At Fordham University’s Rose Hill Campus, a broad master planning effort yielded an early vision for building communities at different scales. In particular was the desire to re-engage upper class students on campus through a new residential complex. The building and landscape designed by Sasaki completes a significant quadrant on campus and adds a new dimension of social and academic interaction through interconnected indoor and outdoor environments.
Located at the main pedestrian entry to campus, the site sits at the intersection of East Fordham Road and the commuter rail line. Along with the library, the complex establishes a true celebratory gateway to the campus. An historic pedestrian path from the gateway is articulated with an allée of oak trees, which link to a strand of oaks in the main quadrangle. The new buildings are set on raised terraces, establishing a sense of place. Closest to the gateway, the terraces are a hardscape with a sidewalk café overlooking the quad. Gradually, this public zone gives way to varied paving patterns, more trees and a more intimate green space that includes a quiet courtyard.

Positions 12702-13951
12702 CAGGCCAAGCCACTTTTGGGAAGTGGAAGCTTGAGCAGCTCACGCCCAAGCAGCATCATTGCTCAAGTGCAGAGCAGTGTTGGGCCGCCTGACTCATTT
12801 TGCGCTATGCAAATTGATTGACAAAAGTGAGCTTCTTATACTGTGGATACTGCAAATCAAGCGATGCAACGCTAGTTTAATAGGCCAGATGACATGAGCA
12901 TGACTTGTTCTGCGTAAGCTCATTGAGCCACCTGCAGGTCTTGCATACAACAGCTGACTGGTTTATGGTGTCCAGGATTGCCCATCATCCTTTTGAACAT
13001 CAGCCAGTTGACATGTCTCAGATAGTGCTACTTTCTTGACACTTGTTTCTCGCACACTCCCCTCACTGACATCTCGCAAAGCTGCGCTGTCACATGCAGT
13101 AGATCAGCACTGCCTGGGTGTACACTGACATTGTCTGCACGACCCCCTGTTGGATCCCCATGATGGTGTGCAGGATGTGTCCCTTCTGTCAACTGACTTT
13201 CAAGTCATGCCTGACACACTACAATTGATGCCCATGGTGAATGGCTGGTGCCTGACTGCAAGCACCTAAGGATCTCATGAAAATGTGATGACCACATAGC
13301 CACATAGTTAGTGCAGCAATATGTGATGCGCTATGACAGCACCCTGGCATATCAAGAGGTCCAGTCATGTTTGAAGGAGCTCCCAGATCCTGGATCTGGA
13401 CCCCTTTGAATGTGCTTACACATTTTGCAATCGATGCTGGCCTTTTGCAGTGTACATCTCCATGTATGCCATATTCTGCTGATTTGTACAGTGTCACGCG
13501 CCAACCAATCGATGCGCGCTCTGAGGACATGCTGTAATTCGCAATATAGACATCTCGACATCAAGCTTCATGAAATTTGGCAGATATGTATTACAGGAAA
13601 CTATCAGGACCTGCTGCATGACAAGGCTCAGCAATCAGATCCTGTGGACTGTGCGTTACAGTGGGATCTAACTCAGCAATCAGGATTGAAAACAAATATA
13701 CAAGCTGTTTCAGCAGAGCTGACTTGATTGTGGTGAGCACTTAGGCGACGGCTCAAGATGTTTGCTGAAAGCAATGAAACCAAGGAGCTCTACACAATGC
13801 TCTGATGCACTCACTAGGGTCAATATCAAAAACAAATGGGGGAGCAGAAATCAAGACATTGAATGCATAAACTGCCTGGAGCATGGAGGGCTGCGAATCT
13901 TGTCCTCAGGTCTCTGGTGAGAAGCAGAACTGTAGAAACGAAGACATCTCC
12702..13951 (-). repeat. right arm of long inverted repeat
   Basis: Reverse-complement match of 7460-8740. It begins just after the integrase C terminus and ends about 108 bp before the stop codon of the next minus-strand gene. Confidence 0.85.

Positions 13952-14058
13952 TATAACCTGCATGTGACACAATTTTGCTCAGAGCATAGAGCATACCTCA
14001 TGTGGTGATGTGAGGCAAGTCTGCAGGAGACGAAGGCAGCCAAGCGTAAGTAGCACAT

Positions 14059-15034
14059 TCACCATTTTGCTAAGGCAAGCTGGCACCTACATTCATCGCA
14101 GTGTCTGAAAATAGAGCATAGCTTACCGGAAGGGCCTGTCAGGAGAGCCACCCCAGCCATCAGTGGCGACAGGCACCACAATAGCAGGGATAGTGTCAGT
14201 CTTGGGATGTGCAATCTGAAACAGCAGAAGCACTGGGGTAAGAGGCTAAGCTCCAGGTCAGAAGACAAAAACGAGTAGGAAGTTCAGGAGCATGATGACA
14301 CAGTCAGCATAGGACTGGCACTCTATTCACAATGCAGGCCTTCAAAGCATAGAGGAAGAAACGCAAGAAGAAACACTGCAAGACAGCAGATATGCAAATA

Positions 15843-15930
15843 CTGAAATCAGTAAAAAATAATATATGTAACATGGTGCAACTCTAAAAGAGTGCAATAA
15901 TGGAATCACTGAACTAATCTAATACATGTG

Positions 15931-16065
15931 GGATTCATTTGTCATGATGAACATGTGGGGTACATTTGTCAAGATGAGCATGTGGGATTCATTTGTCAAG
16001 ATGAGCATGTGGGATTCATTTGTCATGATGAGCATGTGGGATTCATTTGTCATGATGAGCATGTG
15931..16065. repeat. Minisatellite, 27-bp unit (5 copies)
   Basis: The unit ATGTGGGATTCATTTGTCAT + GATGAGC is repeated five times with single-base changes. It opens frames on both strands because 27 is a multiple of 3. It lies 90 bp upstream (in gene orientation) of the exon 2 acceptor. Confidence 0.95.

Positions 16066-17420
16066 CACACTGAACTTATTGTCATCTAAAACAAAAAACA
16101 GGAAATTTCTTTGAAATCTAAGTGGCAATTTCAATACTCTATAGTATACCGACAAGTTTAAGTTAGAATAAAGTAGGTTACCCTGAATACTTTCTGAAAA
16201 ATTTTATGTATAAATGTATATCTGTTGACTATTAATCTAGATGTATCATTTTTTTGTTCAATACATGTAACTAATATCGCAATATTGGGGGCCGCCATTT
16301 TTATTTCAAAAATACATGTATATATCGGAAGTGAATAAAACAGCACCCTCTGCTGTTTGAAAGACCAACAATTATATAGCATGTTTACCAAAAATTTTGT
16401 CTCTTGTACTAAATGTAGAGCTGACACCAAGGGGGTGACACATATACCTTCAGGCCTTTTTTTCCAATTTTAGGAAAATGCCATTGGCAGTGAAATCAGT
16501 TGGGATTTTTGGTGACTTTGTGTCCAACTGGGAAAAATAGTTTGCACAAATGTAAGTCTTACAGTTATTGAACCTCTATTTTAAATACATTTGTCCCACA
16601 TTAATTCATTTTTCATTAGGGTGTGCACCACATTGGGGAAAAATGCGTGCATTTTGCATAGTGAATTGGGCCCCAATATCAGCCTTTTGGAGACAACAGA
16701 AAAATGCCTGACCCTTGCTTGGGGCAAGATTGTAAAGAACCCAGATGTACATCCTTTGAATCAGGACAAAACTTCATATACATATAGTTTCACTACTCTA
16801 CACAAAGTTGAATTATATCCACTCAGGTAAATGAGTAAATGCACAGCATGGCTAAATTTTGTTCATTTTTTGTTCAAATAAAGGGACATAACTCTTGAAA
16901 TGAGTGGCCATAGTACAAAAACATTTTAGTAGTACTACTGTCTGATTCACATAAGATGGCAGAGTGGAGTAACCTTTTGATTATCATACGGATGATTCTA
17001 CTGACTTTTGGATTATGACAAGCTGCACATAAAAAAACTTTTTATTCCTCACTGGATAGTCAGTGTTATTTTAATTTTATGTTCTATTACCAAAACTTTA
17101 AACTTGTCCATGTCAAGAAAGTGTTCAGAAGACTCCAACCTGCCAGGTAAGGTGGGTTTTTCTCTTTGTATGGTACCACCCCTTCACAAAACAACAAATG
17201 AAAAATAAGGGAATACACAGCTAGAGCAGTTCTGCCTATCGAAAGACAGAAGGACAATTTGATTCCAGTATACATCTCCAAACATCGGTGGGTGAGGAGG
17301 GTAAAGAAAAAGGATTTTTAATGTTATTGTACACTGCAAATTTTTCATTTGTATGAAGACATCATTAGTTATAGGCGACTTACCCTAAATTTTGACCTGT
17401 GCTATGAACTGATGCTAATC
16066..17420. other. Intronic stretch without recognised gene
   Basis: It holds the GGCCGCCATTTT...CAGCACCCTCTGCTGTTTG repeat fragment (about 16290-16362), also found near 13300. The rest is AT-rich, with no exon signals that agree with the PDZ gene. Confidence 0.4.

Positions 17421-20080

The project includes a substantial underground stormwater detention system designed to support an entire quadrant of the campus, a critical step in avoiding upgrades to the public system. In addition, the system alleviates flooding of existing structures, a recurring event previous to the project construction. As part of an effort to reduce water infiltration issues on this lowest part of the campus, highly porous paving is incorporated into the site design, and integrated with a major new storm water detention system for this section of the campus. The project is LEED Gold certified.
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